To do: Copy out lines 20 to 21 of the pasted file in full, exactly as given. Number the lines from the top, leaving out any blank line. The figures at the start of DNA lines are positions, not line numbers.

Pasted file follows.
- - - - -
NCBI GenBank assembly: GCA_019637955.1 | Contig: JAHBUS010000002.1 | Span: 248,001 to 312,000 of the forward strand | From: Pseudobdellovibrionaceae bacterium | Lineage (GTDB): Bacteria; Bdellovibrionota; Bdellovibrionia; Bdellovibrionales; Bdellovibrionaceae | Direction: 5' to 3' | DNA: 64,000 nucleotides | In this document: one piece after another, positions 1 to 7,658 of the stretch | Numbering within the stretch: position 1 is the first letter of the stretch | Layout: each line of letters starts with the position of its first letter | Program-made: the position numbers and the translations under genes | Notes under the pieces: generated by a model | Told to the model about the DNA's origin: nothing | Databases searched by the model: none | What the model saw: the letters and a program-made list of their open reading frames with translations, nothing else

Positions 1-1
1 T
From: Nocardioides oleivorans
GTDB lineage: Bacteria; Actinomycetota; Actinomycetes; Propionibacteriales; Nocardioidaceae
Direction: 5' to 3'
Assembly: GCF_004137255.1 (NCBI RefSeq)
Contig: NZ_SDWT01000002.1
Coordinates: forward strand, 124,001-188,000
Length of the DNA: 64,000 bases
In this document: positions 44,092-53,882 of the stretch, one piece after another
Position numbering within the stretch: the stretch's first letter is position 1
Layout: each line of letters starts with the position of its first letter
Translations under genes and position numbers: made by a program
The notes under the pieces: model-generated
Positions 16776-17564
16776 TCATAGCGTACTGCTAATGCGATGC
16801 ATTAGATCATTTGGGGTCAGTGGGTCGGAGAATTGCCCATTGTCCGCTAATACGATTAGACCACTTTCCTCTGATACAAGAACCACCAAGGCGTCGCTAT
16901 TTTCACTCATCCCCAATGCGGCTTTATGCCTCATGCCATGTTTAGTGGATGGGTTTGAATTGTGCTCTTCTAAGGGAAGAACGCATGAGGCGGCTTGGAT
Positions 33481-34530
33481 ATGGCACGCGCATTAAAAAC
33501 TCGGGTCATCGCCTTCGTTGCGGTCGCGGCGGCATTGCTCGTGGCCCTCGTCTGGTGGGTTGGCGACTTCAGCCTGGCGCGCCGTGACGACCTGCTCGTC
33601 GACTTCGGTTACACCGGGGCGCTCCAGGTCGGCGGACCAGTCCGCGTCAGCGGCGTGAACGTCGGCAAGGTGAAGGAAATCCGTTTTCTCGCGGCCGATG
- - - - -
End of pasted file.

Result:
Positions 33481-34530
33481 ATGGCACGCGCATTAAAAAC